The emergence in the twentieth century of a fairly large middle class paralleled the development of urban society and of the modern institutions of government, education, and social services. Although Colombia had always had a small element of self-employed shopkeepers, clerks, and overseers, they had been limited in number and had no sense of shared identity.
Most of the modern middle class had developed since the 1920s. As a class, the various middle groups distinguished themselves from other members of society by regular employment in occupations that generally did not qualify them for membership in the elite.
The nucleus of the middle class was in the most highly industrialized urbanized areas--the departments of Antioquia, Caldas, and Cundinamarca--where institutional changes had been most pronounced. These areas had the highest percentage of people employed in professions, government, business, and trade--all predominantly middle-class occupations.
The middle class owed its heterogeneity to its late development and continued expansion. It consisted of self-employed small businessmen, professionals, salaried employees (including office workers), other white-collar personnel, and some members of organized labor. The expansion of the government bureaucracy provided a number of positions for the middle class. Teachers were usually included in the middle class, as were most military officers, most of the clergy, and some intellectuals, artists, journalists, and musicians.
Owners of medium-sized farms, primarily in the agricultural departments of Caldas and Antioquia, made up most of the rural middle class. They derived the greatest benefits from governmental efforts at agricultural credit, technical training, community development, and expanded primary education. In addition, they possessed a relatively modern outlook in contrast to other farmers in more remote areas who had accumulated enough wealth to be placed at the top of the middle class but preferred a modified peasant existence and traditional outlook.
The diversity of the middle class, which placed some of its members scarcely above the lower class in life-style and income and others on the lower edge of the upper class, was striking. Infinite status gradations characterized the internal structure of this class. However, by linking several of the most important status or prestige factors, the middle sector can be divided into two main parts: an upper middle class and a lower segment in transition from the lower class. The sectors were differentiated primarily on the basis of the attitudes and values they held and on their origin in the social system.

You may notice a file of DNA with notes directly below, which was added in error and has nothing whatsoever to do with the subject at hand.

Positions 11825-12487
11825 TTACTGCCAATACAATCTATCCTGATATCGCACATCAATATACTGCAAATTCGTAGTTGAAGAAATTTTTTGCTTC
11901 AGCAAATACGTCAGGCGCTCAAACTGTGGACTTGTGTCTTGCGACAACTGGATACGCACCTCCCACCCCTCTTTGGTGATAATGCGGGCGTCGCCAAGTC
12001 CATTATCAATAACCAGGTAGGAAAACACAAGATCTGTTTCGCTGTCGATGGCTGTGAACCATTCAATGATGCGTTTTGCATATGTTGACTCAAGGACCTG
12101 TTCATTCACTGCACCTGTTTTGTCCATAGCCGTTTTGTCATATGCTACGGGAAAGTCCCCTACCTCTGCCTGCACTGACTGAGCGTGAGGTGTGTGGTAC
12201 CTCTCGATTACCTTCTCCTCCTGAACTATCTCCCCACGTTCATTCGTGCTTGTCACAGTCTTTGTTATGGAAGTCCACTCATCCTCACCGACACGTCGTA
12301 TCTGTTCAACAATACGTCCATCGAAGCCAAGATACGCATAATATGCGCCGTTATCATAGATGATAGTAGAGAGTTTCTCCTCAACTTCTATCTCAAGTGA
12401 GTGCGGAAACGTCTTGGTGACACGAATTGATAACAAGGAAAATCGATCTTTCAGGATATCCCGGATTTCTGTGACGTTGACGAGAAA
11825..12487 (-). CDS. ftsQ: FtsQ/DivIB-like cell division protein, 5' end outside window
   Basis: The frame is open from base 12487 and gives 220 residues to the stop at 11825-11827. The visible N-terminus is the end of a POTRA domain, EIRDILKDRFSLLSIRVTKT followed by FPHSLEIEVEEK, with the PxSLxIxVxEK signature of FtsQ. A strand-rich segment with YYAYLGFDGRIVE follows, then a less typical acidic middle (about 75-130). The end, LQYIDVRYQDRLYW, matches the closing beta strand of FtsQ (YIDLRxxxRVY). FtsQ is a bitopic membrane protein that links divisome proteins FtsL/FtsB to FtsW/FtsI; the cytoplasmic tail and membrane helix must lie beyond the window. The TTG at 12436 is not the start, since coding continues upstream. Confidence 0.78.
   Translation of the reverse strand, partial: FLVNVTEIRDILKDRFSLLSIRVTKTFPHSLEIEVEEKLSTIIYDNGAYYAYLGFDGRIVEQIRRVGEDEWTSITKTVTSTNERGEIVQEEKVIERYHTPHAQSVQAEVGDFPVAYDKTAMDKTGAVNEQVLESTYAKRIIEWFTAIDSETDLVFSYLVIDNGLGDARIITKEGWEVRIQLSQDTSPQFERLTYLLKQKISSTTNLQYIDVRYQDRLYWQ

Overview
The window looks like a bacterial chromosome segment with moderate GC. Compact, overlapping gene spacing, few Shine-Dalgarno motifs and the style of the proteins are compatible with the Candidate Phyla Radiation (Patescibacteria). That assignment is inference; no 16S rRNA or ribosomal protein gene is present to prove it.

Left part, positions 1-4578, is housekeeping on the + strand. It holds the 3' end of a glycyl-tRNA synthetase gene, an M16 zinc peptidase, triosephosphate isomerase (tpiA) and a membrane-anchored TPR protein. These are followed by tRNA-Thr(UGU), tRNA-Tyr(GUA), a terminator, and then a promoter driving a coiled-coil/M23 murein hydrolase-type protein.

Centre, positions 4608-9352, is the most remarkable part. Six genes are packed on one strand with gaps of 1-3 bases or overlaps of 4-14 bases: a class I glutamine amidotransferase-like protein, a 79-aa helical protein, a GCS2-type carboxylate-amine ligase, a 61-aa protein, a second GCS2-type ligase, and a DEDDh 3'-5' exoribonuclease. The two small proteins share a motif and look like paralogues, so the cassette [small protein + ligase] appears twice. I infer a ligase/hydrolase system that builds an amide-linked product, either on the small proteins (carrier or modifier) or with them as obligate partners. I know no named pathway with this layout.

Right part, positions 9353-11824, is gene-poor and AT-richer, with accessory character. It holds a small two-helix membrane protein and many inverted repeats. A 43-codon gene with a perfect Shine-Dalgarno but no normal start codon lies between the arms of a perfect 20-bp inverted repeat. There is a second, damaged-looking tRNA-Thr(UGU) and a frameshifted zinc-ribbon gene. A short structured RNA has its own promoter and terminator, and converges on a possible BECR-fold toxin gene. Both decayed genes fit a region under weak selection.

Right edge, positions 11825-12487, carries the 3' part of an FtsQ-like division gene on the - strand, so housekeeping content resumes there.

The upper middle class gradually merged into the elite class and was composed primarily of professionals, medium-sized landowners, entrepreneurs, managerial personnel, and some government bureaucrats. Some of these were descendants of the traditional elite who had fallen on the social scale and clung to the illusion of their families' former status. They often did not consider themselves members of the middle group and continually attempted to regain a place in the upper class by modeling their manners, behavior, and attitudes on those of the elite.
The members of the upper middle class tended to share a concern for culture and outward appearance, exhibited by conspicuous consumption. Standards of social behavior were stringently observed, and active support was given, particularly by women, to the Roman Catholic Church and numerous religious associations. The completion of academic secondary school was considered essential for the child of upper-middle-class parents, and a university degree was becoming increasingly necessary. Whereas membership in the elite was still determined primarily by family background and values, upper-middle-class status was largely determined by a good secondary education.
The lower middle class, constituting the bulk of the middle class, came primarily from upwardly mobile members of the lower class. A large number were clerks or small shopkeepers. Many had only a precarious hold on middle-class status and tended to be less concerned with imitating upper-class culture and behavior than with making enough money to sustain a middle-class life-style. Families at this level tended to be just as concerned as those at higher social levels with giving their children an education. Many hoped to send at least one of their children through a university, regardless of the financial burden.
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